Senior managers representing 10 space agencies from around the world met in Kyoto, Japan Tuesday to advance the Global Exploration Roadmap for coordinated space exploration.
During the past year, the International Space Exploration Coordination Group (ISECG) has developed a long-range human exploration strategy. It begins with the International Space Station and expands human presence throughout the solar system, leading ultimately to human missions to explore the surface of Mars. The roadmap flows from this strategy and identifies two potential pathways: “Asteroid Next” and “Moon Next.”
Each pathway represents a mission scenario over a 25-year period describing a logical sequence of robotic and human missions. Both pathways were deemed practical approaches addressing common high-level exploration goals developed by the participating agencies, recognizing that individual preferences among participating space agencies may vary regarding these pathways.
The first iteration of the roadmap will inform and focus the planning currently underway in each of the partner agencies in the areas of planetary robotic exploration, advanced technology development and use of the space station in preparation for exploration. It was agreed that during the next few weeks, this initial version of the Global Exploration Roadmap would be finalized and released to the public.
Yoshiyuki Hasagawa of Japan’s Aerospace Exploration Agency, in his capacity as chairman of the International Space Exploration Coordination Group said, “We are very happy with the progress of the Global Exploration Roadmap to technically coordinate both near and long term space exploration planning, with world space agencies.”
During the meeting, the senior agency managers also reaffirmed the role of the ISECG to facilitate the ability of space agencies to take concrete steps toward partnerships that reflect a globally coordinated exploration effort.
“NASA is confident that the release of this product, and subsequent refinements as circumstances within each space agency evolve, will facilitate the ability of space agencies to form the partnerships that will ensure robust and sustainable human exploration,” said NASA’s Associate Administrator for Human Exploration and Operations and outgoing ISECG chair William Gerstenmaier.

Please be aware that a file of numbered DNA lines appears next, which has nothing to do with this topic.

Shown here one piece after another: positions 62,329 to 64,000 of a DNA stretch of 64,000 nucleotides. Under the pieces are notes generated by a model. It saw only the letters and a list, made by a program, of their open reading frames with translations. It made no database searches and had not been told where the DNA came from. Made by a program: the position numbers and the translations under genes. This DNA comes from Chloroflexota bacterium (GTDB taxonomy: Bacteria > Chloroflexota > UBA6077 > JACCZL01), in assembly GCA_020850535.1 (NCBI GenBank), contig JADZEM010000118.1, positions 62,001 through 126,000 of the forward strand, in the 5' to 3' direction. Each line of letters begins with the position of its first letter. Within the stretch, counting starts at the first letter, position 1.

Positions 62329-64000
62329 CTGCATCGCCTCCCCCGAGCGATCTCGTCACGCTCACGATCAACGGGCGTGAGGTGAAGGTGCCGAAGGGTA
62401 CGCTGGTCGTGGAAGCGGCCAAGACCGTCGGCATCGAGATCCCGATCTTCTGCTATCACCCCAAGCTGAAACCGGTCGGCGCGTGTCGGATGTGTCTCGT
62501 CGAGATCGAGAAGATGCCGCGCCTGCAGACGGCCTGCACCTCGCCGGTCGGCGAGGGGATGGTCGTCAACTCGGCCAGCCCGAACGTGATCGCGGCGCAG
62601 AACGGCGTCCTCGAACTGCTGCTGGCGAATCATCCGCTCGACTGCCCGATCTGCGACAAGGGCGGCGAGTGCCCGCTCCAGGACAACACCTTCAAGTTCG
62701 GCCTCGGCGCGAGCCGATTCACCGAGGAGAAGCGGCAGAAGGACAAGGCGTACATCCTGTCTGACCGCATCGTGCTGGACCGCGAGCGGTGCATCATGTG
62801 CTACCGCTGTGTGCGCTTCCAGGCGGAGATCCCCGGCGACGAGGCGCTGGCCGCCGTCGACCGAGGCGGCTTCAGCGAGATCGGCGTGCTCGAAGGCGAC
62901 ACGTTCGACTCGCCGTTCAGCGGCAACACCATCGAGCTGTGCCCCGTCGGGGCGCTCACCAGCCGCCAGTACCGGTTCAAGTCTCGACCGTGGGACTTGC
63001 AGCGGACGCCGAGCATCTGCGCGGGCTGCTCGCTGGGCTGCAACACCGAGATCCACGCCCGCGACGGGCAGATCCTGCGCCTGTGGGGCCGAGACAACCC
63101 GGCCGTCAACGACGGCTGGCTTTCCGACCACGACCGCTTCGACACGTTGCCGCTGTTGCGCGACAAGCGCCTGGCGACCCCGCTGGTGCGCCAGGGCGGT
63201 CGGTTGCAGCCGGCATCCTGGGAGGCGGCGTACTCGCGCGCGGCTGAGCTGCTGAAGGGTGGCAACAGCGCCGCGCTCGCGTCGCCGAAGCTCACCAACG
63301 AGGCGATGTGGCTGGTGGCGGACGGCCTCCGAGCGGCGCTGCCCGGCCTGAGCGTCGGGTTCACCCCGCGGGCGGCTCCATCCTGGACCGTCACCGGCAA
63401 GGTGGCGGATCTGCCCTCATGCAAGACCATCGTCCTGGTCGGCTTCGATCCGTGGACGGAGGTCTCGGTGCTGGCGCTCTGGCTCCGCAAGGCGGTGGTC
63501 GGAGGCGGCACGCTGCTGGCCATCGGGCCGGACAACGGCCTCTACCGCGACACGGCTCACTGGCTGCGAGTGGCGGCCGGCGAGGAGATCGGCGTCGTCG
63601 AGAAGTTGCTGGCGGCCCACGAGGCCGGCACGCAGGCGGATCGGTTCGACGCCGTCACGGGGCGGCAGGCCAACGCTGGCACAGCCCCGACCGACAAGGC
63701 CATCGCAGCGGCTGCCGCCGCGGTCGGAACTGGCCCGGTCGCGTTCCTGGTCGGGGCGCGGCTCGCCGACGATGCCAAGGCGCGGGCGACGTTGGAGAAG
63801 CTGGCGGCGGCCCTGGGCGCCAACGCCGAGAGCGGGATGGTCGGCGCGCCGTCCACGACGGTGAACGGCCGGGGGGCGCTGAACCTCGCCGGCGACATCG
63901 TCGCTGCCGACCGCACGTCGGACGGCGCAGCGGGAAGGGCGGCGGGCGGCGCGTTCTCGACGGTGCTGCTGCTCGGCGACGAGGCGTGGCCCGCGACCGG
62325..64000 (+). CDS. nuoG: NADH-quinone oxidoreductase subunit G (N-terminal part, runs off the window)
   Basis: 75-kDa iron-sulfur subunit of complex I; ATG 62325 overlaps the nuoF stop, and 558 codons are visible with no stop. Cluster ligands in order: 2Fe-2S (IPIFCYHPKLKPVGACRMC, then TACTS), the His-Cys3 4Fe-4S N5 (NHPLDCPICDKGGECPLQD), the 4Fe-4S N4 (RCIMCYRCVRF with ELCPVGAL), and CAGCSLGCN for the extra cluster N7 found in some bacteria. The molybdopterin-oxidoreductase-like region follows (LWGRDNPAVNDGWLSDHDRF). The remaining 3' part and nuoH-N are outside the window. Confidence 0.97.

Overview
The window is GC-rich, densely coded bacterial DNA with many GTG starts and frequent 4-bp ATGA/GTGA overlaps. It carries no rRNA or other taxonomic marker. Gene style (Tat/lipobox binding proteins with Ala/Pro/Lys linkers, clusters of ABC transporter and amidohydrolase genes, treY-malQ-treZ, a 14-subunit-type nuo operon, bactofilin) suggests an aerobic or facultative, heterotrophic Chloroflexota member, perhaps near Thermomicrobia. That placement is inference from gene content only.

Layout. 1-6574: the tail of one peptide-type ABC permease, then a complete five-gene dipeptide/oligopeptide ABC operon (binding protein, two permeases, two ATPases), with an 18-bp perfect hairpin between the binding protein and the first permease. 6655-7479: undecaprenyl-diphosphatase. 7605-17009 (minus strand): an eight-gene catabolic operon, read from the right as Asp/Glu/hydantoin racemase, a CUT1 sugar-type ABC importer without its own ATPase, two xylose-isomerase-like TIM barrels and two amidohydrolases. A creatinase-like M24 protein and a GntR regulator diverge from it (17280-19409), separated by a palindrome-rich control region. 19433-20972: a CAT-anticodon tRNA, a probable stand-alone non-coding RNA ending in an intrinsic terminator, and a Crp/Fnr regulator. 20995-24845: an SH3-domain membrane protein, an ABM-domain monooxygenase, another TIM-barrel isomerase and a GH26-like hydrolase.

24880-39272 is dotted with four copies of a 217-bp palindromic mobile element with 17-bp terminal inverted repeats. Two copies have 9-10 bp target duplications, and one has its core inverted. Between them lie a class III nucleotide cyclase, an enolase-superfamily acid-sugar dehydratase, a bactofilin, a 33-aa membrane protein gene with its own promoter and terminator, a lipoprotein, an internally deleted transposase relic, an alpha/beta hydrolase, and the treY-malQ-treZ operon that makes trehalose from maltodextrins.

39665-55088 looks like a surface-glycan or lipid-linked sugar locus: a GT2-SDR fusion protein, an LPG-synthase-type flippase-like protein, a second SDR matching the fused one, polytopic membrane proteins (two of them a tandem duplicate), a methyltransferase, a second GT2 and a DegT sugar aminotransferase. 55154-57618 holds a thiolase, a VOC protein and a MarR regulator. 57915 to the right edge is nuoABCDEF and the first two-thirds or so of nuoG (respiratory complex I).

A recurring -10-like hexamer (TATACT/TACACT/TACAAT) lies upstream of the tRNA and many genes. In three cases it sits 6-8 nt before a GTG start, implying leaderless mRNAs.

The ISECG was established as a voluntary, non-binding international coordination forum, where the partner agencies that contributed to the Global Exploration Strategy (GES) can exchange information regarding interests, plans, and activities in space exploration.
The GES set forth a shared vision for concerted human and robotic space exploration missions focused on solar system destinations where humans may one day live and work. Another stated goal is to encourage the partners to work together on strengthening both individual exploration programs and collective efforts.
The development of the Global Exploration Roadmap is the second step toward achieving this goal, following the development of the ISECG Reference Architecture for Human Lunar Exploration.
The countries participating in the meeting included in alphabetical order: Canada, Europe, France, Germany, Italy, Japan, the Republic of Korea, Russia, United Kingdom, and United States.
For more information about NASA and human exploration visit: https://www.nasa.gov/directorates/heo/home/index.html